I have a girl pal who wants a man with a 'bit of mystery about him.' Yet every man she allows to get past date three she follows on Twitter, adds on Facebook and then stalks through Google search - "just in case he has a dodgy past to hide." No chance of him hiding it, I think.
In the world of online, our appetite for our new crushes need never be sated. Like a fat kid tearing open chocolate eggs on Easter morning, you start off gorging yourself but by the afternoon you are left feeling tired and emotional. The temptation to know that little bit more about someone always drags us over the edge into knowing too much.
We are on a toxic loop of oversharing - with Facebook hooking us up and Twitter driving us apart.
Facebook is the soapbox where we do all our preening and bragging. We tag only our hottest pics, boast about our glam lives, join the groups of de rigeur books (that we've often never even read) just to make ourselves look clever. It is the edited, concentrated highlights of how we like the world to see ourselves. No wonder it's so easy to fall in love with each other on there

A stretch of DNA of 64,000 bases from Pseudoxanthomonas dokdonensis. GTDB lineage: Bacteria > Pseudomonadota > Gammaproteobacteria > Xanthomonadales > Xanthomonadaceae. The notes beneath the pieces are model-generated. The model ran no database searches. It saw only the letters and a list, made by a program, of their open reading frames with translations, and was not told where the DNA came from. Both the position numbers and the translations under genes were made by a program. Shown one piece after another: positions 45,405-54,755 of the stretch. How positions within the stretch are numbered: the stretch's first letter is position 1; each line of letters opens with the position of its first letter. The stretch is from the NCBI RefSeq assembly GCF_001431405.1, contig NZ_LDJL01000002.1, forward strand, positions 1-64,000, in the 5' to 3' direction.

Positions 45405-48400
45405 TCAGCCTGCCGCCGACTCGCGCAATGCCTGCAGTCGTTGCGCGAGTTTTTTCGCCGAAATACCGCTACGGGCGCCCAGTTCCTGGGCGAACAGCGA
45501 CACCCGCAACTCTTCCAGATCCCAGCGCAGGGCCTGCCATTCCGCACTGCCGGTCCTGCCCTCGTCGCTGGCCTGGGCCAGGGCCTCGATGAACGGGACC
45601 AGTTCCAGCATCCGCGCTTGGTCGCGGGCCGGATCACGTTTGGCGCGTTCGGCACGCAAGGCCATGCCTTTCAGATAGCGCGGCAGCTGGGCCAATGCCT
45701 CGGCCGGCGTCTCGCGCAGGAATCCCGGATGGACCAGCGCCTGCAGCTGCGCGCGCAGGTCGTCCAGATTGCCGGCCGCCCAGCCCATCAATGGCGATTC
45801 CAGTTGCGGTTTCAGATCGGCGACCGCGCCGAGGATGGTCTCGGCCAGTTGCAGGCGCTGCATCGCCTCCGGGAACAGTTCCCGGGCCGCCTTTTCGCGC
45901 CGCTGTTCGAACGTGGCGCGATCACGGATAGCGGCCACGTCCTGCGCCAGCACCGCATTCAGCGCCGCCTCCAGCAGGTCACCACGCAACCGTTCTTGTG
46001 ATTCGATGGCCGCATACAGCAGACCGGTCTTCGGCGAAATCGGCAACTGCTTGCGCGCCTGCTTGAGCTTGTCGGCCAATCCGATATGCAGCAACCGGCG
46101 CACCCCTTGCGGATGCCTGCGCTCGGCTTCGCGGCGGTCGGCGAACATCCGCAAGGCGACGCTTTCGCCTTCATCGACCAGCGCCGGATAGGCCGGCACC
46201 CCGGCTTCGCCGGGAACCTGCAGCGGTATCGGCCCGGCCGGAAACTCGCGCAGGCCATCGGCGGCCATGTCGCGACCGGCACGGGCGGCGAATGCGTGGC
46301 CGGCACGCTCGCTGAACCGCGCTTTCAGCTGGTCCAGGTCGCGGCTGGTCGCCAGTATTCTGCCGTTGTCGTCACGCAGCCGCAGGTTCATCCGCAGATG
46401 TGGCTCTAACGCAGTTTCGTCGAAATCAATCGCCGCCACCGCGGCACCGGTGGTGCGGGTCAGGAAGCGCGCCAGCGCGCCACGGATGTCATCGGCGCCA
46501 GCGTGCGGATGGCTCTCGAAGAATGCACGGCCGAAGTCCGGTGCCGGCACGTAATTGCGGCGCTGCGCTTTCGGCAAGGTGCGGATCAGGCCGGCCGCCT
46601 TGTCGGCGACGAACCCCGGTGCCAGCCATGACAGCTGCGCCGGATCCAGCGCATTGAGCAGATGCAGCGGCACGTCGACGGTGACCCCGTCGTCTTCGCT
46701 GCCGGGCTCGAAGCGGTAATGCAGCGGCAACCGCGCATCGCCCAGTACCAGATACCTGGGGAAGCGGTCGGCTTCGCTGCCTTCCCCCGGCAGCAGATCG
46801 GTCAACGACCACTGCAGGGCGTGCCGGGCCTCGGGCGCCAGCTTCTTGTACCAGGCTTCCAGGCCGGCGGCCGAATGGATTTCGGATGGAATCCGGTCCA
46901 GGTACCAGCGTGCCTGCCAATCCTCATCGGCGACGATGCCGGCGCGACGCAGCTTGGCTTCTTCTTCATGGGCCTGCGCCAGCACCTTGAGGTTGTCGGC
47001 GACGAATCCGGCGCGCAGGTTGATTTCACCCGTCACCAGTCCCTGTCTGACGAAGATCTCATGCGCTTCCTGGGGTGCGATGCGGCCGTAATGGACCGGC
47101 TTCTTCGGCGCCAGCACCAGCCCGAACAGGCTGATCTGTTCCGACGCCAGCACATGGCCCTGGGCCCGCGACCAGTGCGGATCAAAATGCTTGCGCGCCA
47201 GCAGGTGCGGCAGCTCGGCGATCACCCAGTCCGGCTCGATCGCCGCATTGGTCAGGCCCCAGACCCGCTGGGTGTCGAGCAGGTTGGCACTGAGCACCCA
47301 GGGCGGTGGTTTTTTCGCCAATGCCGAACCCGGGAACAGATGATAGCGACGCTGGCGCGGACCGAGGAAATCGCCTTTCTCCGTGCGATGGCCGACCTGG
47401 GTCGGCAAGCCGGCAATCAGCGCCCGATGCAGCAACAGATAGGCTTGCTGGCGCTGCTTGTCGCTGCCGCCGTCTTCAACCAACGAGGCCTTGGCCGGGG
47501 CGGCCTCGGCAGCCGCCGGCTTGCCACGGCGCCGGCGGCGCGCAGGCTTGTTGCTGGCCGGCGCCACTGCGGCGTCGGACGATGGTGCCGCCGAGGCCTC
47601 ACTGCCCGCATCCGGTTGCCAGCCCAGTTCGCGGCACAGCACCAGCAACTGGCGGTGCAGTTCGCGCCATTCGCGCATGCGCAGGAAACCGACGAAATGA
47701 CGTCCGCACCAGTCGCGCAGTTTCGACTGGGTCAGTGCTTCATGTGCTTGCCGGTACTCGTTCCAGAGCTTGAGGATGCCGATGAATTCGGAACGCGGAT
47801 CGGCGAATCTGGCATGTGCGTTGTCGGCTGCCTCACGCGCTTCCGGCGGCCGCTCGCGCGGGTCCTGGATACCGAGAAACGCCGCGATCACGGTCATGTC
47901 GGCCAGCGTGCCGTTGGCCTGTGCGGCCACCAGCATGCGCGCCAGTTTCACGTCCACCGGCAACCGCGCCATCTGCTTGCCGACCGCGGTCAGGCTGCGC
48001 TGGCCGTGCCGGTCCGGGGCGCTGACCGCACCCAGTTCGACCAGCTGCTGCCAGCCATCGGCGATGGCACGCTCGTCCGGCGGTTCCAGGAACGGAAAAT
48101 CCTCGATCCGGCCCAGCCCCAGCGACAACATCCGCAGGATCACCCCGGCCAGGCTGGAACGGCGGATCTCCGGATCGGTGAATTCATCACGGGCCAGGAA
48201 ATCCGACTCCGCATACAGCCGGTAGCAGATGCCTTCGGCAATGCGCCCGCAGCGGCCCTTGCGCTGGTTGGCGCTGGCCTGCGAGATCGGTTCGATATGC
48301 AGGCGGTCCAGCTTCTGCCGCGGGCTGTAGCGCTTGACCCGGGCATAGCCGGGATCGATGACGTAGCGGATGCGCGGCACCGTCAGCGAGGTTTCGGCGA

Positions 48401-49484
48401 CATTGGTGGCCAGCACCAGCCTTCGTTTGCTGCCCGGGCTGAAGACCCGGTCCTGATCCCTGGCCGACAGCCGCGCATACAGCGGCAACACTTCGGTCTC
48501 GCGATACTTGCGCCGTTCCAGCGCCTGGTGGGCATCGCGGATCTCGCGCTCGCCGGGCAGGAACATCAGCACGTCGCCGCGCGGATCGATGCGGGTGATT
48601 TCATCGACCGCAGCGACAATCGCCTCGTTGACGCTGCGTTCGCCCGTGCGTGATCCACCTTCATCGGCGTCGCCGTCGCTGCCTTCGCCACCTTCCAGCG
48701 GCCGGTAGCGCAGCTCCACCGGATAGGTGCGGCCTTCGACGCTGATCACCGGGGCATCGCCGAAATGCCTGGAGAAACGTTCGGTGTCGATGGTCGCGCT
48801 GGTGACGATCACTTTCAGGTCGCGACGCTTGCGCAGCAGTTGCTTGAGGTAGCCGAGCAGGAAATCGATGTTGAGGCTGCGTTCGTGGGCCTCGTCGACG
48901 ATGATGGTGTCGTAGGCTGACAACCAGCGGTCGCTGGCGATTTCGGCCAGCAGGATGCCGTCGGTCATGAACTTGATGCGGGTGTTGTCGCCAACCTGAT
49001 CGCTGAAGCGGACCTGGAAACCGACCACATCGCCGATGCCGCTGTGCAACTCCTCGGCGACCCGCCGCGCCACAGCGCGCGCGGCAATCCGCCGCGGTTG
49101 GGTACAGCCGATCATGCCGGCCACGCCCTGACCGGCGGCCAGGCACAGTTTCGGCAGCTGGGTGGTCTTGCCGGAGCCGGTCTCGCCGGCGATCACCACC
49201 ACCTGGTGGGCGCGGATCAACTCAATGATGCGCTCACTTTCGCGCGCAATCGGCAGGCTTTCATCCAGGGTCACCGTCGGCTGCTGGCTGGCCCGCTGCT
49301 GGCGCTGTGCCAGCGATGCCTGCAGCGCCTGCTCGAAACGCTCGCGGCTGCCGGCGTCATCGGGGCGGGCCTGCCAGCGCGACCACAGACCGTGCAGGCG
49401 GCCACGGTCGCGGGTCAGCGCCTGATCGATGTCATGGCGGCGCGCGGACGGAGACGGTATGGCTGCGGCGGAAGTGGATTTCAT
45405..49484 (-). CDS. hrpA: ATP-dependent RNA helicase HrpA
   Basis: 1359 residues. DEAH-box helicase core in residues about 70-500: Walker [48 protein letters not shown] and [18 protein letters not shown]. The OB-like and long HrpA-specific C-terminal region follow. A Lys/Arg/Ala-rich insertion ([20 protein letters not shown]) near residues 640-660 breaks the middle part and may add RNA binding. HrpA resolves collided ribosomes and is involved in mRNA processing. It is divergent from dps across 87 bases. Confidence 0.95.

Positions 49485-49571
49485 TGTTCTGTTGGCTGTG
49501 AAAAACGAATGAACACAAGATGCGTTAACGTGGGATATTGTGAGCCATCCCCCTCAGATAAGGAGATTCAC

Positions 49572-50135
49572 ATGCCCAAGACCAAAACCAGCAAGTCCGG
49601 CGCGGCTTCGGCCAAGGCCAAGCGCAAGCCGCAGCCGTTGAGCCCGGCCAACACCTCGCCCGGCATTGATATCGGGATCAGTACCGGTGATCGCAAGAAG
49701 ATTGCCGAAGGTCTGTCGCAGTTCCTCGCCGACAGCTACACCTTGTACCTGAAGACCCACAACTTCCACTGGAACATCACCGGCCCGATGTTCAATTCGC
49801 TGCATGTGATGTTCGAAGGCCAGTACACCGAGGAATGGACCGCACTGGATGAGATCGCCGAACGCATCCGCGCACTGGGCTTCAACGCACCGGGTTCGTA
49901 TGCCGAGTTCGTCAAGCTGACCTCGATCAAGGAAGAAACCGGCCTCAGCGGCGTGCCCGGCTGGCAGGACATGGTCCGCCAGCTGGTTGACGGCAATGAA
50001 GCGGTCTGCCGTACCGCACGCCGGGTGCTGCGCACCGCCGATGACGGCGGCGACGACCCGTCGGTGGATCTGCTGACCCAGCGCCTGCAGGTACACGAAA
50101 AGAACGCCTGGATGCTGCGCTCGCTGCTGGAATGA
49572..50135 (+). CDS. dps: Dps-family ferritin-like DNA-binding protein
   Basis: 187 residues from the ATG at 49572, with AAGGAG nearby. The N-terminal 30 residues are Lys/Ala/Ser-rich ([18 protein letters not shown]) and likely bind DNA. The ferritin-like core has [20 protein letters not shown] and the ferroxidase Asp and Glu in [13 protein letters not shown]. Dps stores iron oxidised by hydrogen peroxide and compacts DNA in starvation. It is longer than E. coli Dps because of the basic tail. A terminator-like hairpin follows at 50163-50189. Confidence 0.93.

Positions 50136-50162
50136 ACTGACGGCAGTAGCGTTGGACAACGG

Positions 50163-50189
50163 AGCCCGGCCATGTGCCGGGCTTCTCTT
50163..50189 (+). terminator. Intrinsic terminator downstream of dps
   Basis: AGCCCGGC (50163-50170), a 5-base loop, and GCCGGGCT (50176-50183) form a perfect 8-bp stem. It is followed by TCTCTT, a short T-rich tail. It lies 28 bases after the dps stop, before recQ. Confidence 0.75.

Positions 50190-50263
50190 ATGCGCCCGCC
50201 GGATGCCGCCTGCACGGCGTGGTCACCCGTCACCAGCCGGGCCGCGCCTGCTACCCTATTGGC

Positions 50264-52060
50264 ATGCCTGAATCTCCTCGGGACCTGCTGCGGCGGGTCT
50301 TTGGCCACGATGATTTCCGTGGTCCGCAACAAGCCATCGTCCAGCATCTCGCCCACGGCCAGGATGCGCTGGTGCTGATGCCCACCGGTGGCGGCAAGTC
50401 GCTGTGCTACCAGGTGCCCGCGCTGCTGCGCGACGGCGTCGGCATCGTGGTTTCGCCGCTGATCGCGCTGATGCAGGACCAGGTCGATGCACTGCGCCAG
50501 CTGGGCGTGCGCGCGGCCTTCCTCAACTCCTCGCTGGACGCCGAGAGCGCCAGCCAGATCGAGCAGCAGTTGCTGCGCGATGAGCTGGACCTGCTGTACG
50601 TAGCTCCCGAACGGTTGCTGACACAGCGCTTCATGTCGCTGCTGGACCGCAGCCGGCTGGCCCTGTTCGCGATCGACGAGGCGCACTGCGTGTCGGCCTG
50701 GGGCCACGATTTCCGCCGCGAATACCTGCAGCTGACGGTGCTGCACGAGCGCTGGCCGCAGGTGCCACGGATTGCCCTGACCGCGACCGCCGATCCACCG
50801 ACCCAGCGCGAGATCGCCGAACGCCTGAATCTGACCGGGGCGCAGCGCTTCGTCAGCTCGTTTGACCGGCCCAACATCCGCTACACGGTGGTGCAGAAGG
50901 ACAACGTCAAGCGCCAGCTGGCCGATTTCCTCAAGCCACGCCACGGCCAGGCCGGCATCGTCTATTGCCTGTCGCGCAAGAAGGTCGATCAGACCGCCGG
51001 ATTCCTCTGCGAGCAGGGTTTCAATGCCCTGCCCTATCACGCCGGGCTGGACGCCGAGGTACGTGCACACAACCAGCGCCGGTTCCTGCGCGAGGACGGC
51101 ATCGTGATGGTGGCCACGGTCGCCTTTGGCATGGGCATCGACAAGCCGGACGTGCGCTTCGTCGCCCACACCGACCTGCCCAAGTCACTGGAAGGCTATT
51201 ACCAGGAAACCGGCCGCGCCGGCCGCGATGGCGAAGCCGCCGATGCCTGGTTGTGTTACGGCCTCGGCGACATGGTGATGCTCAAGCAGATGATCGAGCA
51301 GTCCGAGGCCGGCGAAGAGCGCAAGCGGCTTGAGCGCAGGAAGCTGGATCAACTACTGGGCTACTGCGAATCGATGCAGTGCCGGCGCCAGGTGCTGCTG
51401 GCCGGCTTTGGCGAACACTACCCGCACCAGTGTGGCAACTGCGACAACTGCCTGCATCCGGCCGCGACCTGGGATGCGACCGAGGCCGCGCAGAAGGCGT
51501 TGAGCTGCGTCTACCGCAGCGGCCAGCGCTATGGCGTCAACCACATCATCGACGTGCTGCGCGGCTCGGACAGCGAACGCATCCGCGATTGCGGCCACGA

But Twitter is where we lose our self-edit. Every single brain fart escapes into the masses - our boring day at work, our risque taste in un-PC jokes, the fact we didn't really go straight home from the party when we told our girlfriends we had. The reality we are (not-so) secretly following Joey Essex.
When someone adds or follows you, you have to manage the plate-spinning tasks of watching what you say and keeping up with their needs. An afternoon spent offline can suddenly create armageddon because you haven't replied to your new squeeze's latest text, tweet, IM or message whilst you've been out - in fact by the time you check all your different ports of call it's time to do it all over again. Then your date complains when this makes you late for dinner.
Oh yes, dinner. You look forward to it all day - chatting over email together at work, having a sneaky Facebook chat while the boss isn't looking, reading each other's tweets and enthusiastically "lol"-ing any that are even vaguely funny. Then you sit opposite each other with the candles and menus and wonder why you've nothing left to say to each other.
My new rule is, be cruel if you have to. I have best mates - ones that make me laugh so hard I spit my tea everywhere when we meet up - who I can't stand to follow online because they are so crushingly dull. The same is true for dating. No-one wants to know everything someone thinks, so why hang around to hear it?
When swept along in the intoxicating first rush of a romance you may think you can't get enough of someone. The truth is, you can.